Tuesday, July 13, 2010

Good Grass, California

'Yerba Buena'
(Image from Wikipedia)

I'm still reading David Mitchell's Cloud Atlas, so regular readers will remember that yesterday's blog entry quoted Mitchell as stating that "My character Ewing was (pretty obviously) Melville," referring to the Adam Ewing character of the novel's first story and the 19th-century novelist Herman Melville.

Well, Mitchell possesses a literary sense of humor and uses it to subtly link story to story, as in the following passage from the third story "Half-Lives: The First Luisa Rey Mystery," which has the public relations person Fay Li reciting from memory everything that she recalls about Luisa Rey, reporter for the gossip rag Spyglass:
Fay Li speaks as if from a mental checklist. "Reporter at Spyglass -- I presume we all know it? Twenty-six, ambitious, more liberal than radical. Daughter of the Lester Rey, foreign correspondent, recently died. Mother remarried an architect after an amicable divorce seven years ago, lives in uptown Ewingsville, B.Y. No siblings. History and economics at Berkeley, summa cum laude. Started on the L.A. Recorder, political pieces in the Tribune and Herald. Single, lives alone, pays her bills on time." (Mitchell, Cloud Atlas, page 126)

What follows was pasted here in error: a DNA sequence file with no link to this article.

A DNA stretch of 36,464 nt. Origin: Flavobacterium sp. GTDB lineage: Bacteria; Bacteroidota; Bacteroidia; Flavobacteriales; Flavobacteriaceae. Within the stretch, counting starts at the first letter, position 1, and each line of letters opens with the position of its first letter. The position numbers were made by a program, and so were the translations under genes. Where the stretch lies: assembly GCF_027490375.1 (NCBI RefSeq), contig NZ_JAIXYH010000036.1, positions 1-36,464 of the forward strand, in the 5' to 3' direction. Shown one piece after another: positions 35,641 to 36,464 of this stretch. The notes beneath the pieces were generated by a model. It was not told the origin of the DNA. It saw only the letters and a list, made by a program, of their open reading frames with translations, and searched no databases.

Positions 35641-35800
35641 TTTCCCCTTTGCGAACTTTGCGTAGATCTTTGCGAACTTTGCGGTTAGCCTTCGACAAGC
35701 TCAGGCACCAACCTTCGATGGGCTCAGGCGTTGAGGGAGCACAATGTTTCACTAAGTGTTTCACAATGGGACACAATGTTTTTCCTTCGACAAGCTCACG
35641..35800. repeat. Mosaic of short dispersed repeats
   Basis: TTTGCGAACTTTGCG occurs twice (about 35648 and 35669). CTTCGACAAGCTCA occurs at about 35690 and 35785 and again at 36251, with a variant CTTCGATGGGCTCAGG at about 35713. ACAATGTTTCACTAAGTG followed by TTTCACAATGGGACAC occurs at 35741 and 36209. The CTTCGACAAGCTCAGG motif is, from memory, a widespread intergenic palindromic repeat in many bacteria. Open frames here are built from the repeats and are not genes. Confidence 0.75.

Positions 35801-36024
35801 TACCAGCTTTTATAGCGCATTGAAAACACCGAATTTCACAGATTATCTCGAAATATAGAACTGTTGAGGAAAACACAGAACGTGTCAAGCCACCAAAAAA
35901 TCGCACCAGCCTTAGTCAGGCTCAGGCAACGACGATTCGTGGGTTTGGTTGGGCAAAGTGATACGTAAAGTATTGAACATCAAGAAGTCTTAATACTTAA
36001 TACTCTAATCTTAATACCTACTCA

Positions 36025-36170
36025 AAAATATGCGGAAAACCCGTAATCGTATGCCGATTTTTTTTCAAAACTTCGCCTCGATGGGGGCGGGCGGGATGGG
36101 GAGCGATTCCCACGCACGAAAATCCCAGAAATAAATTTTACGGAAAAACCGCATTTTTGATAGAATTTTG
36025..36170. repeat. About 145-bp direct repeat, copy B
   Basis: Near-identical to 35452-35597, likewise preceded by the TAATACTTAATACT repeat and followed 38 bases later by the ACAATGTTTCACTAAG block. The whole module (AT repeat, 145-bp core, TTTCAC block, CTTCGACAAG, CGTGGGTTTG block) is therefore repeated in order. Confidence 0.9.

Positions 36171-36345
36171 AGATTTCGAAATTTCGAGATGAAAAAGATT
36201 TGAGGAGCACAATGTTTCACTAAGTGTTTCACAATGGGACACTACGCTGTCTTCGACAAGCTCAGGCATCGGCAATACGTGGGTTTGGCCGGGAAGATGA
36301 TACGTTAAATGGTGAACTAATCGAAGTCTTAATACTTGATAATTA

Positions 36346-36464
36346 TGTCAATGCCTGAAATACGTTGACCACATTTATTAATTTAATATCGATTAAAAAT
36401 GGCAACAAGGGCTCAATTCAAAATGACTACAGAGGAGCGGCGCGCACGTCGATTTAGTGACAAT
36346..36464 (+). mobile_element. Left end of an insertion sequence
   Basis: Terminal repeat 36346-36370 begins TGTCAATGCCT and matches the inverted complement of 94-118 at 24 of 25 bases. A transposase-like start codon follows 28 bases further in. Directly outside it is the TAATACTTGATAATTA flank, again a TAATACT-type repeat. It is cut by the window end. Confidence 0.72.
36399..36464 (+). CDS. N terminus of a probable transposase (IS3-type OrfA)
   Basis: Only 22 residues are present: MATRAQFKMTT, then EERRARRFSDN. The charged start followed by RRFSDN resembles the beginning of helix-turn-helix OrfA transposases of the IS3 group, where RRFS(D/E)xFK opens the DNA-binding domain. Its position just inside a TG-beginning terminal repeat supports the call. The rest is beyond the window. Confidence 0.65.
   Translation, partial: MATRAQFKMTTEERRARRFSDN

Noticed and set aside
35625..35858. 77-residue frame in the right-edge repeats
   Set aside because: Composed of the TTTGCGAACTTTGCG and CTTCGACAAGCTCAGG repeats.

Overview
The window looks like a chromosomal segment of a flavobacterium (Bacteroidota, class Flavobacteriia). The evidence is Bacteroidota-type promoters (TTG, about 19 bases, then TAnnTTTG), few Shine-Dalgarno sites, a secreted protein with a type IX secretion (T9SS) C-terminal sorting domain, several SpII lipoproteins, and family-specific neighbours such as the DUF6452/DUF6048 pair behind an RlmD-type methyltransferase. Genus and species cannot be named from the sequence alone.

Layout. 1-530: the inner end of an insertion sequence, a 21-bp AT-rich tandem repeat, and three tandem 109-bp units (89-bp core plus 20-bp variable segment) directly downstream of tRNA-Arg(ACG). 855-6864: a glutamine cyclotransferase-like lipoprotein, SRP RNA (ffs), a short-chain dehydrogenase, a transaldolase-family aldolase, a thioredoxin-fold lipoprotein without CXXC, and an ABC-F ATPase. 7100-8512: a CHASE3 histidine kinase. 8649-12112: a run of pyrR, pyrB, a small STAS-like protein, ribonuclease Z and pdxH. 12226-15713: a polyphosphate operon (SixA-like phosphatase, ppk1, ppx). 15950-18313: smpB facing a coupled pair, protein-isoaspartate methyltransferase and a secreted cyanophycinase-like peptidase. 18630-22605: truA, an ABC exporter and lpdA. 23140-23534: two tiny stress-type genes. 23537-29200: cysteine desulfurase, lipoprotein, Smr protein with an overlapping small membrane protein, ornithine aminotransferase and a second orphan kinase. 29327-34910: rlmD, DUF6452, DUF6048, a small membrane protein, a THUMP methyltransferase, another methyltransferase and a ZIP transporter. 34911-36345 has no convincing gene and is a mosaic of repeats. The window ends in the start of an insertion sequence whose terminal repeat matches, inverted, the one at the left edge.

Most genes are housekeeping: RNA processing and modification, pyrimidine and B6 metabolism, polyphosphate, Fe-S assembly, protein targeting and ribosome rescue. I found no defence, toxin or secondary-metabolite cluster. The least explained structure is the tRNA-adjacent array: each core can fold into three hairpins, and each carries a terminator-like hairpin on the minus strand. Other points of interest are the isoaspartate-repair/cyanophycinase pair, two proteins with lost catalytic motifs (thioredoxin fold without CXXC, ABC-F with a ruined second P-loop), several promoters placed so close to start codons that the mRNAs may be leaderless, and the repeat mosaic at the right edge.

The abbreviation "B.Y." stands for "Buenas Yerbas," a fictional city within which the equally fictional community "Ewingsville" is located . . . or so it seems. Ewingsville is (pretty obviously) a pun on Melville, and serves to link this third story back to the first story, "The Pacific Journal of Adam Ewing." At least one other reader has partly noted the connection:
Ewingsville, California: Judith Rey -- Luisa's mother -- lives there. It may or may not be named for Adam Ewing, an early resident of California.
That's a connection between "Ewingsville" and "Ewing" (though no mention of Melville) made by a certain "goatgrrl" back in 2004 on BookCrossing, apparently a site where people gather to discuss books.

As for the very nonfictional 'Yerba Buena,' it was claimed by the United States in 1846 during the Mexican-American War, the same year that Melville's first book, Typee, was published, a historical coincidence that might or might not have anything to do with Mitchell's stories.

By the way, a Volkswagen will float, won't it, just long enough for a driver to escape before it sinks . . . right?

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